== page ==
Saturday, April 26, 2008
I also did chest physiotherapy with Simone, one of the other volunteers, on a couple of the kids who have lung problems. She and I also spent an hour and a half with one boy who had sand thrown in his eyes (and was more than willing to tattle on the other boy but somehow failed to mention that he himself had started it) trying to rinse his eyes out and get drops in them. I cared for one sore throat, one sprained ankle, one bumped and cut head, one hurt rib, and applied about 15 bandaids. Next week a team of doctors from the UK who came to Lily in the fall will be here again and be working in the big clinic for a couple of weeks.
Also, it's starting to be wintertime here and it came out of nowhere. It was nice and sunny one day and the next two days straight it rained and was in the 40s. Now it's warm again during the day, but cold at night and in the morning. I had been warned, so I brought plenty of warm clothes but I guess I didn't really believe them because I definitely wasn't expecting it to be this cold!
No snake or bat sightings this week, so I chalk this one up as a success!
Saturday, April 19, 2008
I've been at Lily for 4 weeks now, which seems unreal. I'm definitely starting to settle in and get used to my surroundings, and I'm doing my best to learn about 120 Zulu names along with some words that I've found are important (such as, stop! Come here! Go! Move! Sit Down!no! As anyone who works with kids may imagine).
In the past week or so I have had not one but two run-ins with the law. The first one was being threatened (along with Naomi, my AIM coordinator) by the Lesotho border guard to be thrown into prison for taking a picture of the 'Welcome to Lesotho' sign on the side of a metal shack that was apparently a government building. My bad. The second was when one of the Lily vehicles broke down on the side of the road on the way back from church and a policeman stopped and gave us a ride back to Lily. Dave, who's in charge of the Lily Community Center rode up front while his daughter Jordan, our manager Sungmin, Naomi, my roommate Lani and I rode locked up in the back of the police truck. It was pretty amusing and hopefully my one and only ride in police custody.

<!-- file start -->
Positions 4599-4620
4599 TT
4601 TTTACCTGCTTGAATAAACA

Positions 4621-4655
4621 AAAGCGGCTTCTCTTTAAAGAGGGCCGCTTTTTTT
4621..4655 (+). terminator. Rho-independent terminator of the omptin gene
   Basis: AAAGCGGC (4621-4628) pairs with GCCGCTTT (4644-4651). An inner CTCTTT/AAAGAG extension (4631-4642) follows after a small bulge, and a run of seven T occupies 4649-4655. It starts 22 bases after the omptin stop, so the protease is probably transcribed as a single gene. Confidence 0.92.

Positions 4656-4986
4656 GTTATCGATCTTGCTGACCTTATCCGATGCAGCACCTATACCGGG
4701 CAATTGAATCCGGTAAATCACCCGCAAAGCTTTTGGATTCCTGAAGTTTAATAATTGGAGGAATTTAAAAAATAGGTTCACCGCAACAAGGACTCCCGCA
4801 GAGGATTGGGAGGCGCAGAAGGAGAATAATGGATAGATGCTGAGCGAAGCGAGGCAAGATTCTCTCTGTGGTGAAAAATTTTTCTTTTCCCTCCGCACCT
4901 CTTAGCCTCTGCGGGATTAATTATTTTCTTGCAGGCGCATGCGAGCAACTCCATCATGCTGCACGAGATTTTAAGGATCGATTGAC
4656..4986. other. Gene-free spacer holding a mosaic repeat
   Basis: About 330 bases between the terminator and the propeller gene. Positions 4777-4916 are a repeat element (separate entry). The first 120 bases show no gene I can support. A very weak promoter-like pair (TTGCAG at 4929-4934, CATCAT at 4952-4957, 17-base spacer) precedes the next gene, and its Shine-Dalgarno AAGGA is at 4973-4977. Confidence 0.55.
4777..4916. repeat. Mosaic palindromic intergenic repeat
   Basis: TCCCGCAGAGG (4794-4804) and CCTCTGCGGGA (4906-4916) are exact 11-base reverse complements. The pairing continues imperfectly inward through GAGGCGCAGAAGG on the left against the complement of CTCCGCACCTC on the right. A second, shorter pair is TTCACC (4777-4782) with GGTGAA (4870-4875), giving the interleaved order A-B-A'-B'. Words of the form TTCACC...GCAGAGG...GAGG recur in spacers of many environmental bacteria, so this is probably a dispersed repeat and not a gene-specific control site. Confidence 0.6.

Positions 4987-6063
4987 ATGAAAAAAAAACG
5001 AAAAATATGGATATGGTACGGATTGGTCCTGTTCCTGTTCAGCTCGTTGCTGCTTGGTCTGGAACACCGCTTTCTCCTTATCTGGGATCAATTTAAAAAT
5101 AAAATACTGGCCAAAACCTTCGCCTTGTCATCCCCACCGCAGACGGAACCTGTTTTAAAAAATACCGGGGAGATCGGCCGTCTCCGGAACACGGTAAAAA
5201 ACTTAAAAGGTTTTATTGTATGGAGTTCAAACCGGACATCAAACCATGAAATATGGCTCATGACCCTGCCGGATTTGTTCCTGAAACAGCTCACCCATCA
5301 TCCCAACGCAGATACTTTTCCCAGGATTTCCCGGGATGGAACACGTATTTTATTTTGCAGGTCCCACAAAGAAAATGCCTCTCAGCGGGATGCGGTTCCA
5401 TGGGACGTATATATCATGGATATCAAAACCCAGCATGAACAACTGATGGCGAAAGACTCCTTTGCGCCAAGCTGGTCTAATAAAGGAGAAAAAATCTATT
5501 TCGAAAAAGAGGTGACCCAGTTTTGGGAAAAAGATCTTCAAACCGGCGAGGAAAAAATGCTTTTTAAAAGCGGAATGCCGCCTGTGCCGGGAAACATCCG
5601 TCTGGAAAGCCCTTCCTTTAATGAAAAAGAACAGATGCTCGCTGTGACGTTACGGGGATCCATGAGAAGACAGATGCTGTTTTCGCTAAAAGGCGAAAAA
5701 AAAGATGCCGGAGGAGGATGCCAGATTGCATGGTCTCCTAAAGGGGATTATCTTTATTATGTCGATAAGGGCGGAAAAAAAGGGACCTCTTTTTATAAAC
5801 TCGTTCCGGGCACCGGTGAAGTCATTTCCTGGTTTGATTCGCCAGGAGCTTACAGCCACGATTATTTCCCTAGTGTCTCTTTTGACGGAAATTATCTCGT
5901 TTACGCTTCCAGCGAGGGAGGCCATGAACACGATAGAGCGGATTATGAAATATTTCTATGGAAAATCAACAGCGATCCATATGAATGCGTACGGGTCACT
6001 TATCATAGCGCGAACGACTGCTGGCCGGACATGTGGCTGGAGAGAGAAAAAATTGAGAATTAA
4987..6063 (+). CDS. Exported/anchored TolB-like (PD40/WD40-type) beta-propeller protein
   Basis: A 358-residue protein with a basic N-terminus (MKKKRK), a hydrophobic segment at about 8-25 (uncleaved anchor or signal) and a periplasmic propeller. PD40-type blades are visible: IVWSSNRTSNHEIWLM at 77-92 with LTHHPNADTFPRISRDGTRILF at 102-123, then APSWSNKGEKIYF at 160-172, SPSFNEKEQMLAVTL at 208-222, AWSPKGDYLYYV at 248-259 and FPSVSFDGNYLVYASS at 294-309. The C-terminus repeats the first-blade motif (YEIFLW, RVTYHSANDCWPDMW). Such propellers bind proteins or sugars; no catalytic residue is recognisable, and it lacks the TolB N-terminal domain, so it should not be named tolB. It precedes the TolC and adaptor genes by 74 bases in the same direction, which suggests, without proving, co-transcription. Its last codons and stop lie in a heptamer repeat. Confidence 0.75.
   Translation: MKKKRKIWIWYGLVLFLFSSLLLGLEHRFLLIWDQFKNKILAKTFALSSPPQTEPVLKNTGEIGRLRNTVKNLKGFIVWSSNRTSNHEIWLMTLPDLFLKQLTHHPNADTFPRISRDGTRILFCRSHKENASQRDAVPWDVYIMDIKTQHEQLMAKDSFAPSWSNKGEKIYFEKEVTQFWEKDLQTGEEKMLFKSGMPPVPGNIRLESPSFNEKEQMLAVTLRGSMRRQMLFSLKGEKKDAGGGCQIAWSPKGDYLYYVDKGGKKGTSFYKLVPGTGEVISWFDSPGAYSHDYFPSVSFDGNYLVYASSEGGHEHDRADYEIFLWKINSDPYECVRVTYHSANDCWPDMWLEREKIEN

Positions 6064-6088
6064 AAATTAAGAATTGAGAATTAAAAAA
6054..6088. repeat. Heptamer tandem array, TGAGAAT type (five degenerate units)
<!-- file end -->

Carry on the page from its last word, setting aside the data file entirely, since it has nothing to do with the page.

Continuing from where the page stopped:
Out of lack of interesting stories, here are things I appreciate much more after being here for a month (in no particular order):
two ply toilet paper
Reese's Peanut Butter Cups
living in a place without roosters
milk that doesn't taste weird
cheese that doesn't taste weird
I really, really would like to post some pictures but it's not working! Sigh.
and the complications when I see His face in the morning at the window
Saturday, April 12, 2008
Keep me responsible, be it a light or heavy load
The past few weeks and days have been a pretty overwhelming range of emotions. There's the usual ups and downs of settling into anything new. I am very blessed to be where I am and the support that I have, but you can't help feeling loneliness when you're separated from everyone who knows you best. I've only been gone a few weeks, but it's amazing how isolated how I feel from everything going on at home. Everything I can possibly feel, I think I've felt over the past weeks. I've been excited over being here and had a strong sense of purpose and love for the kids at Lily. Frustrated, when I was trying to care for a newly diagnosed diabetic child discharged from the hospital with no testing supplies and no instructions. Elated, over the unbelievable beauty of the sunset in Natal.
God has been gracious to provide me with strength and comfort and in the times I've been struggling. The morning after I spent 5 hours just trying to check a child's blood sugar while feeling miserable because I was getting sick and feeling completely alone, one of the children knocked on my door. She had drawn me a picture and written me a note that said (this is an exact quote), “I love you sooooo munch. You are a good nurse. You are a girl. God bless you.” It was so sweet, and funny. And a reminder that I wasn't here so that I could be comfortable or relaxed.